In addition to the library interface, this document addresses resiliency and topology changes in homogeneous or heterogeneous environments. It also focuses on scalability challenges encountered during software development and on the lessons learned to achieve maximum performance from a Python software engineering point of view.

DEXT3: Block Level Inline Deduplication for EXT3 File System - A. More, Z. Shaikh, V. Salve

Deduplication is basically an intelligent storage and compression technique that avoids saving redundant data onto the disk. Solid State Disk (SSD) media have gained popularity these days owing to their low power demands, resistance to natural shocks and vibrations and a high quality random access performance. However, these media come with limitations such as high cost, small capacity and a limited erase-write cycle lifespan. Inline deduplication helps alleviate these problems by avoiding redundant writes to the disk and making efficient use of disk space. In this paper, a block level inline deduplication layer for EXT3 file system named the DEXT3 layer is proposed. This layer identifies the possibility of writing redundant data to the disk by maintaining an in-core metadata structure of the previously written data. The metadata structure is made persistent to the disk, ensuring that the deduplication process does not crumble owing to a system shutdown or reboot. The DEXT3 layer also takes care of the modification and the deletion a file whose blocks have been referred by other files, which otherwise would have created data loss issues for the referred files.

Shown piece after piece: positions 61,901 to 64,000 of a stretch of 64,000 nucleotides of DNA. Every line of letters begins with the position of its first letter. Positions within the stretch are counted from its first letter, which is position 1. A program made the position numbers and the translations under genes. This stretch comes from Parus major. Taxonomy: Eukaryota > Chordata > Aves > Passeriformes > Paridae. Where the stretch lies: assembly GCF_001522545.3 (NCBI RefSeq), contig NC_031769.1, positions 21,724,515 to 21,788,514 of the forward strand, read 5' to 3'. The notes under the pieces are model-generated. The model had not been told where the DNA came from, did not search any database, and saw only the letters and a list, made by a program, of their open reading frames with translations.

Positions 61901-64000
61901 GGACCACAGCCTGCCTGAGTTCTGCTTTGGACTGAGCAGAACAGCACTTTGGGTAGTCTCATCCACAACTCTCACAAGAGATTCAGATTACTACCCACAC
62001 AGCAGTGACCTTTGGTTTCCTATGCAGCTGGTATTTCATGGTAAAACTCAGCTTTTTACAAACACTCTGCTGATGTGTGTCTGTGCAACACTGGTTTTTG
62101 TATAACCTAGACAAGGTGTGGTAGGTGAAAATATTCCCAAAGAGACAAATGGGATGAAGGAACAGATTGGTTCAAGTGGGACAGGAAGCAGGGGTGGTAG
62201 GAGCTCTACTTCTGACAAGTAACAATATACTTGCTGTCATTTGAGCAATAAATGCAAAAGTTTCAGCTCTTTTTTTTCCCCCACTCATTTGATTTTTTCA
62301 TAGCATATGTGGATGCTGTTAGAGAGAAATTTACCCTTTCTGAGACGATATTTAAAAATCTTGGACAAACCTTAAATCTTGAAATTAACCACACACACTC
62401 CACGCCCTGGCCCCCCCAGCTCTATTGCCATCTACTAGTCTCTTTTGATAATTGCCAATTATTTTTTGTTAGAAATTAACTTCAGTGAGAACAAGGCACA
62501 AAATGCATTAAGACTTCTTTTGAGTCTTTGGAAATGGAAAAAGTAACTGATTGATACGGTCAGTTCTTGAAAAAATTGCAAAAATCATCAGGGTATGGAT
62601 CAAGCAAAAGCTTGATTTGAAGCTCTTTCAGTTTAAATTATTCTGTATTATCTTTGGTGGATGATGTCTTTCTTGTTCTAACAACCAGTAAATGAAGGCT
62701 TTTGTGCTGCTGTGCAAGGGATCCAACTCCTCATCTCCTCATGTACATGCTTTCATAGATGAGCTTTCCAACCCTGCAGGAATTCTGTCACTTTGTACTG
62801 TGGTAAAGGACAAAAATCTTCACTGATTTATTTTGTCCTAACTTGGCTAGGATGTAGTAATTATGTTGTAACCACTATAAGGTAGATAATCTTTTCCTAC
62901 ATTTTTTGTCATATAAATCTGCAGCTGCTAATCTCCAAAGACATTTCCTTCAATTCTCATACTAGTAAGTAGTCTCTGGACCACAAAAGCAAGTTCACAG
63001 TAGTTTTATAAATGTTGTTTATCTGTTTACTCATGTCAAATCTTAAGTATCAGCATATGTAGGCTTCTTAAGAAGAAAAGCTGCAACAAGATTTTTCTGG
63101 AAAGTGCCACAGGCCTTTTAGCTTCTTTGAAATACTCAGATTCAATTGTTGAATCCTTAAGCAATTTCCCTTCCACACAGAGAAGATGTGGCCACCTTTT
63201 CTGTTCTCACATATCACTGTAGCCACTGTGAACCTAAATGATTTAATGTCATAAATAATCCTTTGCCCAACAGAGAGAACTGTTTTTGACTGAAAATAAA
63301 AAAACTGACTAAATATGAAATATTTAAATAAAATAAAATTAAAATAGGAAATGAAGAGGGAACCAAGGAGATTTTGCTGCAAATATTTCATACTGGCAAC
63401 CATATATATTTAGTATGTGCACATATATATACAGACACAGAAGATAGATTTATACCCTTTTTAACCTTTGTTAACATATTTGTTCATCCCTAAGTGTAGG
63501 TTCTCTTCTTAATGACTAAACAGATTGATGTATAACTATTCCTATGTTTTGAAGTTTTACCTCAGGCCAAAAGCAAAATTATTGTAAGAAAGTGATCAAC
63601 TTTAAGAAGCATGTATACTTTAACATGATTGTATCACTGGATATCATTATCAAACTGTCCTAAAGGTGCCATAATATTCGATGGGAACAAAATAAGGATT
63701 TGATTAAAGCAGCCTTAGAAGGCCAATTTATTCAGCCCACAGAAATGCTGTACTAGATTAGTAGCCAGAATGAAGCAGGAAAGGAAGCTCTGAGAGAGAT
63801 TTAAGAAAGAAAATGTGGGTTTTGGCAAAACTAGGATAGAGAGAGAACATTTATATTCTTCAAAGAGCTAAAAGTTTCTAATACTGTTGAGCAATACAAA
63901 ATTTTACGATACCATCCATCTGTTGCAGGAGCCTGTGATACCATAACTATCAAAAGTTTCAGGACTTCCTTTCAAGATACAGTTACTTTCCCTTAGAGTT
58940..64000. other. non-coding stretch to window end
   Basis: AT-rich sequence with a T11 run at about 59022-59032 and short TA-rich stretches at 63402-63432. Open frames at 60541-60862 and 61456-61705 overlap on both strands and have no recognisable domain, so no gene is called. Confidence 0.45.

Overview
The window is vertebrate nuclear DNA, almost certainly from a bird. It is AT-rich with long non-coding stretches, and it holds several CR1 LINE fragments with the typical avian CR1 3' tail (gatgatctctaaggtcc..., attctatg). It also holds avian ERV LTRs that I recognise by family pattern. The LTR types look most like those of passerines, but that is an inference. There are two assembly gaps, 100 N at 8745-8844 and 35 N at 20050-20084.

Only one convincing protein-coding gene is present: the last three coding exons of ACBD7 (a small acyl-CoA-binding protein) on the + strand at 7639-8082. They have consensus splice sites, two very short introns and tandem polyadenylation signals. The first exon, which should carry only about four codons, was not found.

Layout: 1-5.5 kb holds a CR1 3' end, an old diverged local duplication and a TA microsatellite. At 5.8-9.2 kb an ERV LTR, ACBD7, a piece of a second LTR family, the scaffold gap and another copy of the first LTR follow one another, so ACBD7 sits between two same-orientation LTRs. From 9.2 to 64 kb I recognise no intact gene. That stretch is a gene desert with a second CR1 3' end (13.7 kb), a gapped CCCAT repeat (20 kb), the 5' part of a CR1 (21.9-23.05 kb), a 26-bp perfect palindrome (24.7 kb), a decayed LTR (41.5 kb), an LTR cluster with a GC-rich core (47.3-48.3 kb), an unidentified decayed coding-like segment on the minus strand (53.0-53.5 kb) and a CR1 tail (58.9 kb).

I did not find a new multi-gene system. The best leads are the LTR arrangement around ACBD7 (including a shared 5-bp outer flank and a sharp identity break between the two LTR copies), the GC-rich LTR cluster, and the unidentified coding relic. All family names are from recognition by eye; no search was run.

ARMvisor: System Virtualization for ARM - J-H. Ding, C-J. Lin, P-H. Chang, C-H. Tsang, W-C. Hsu, Y-C. Chung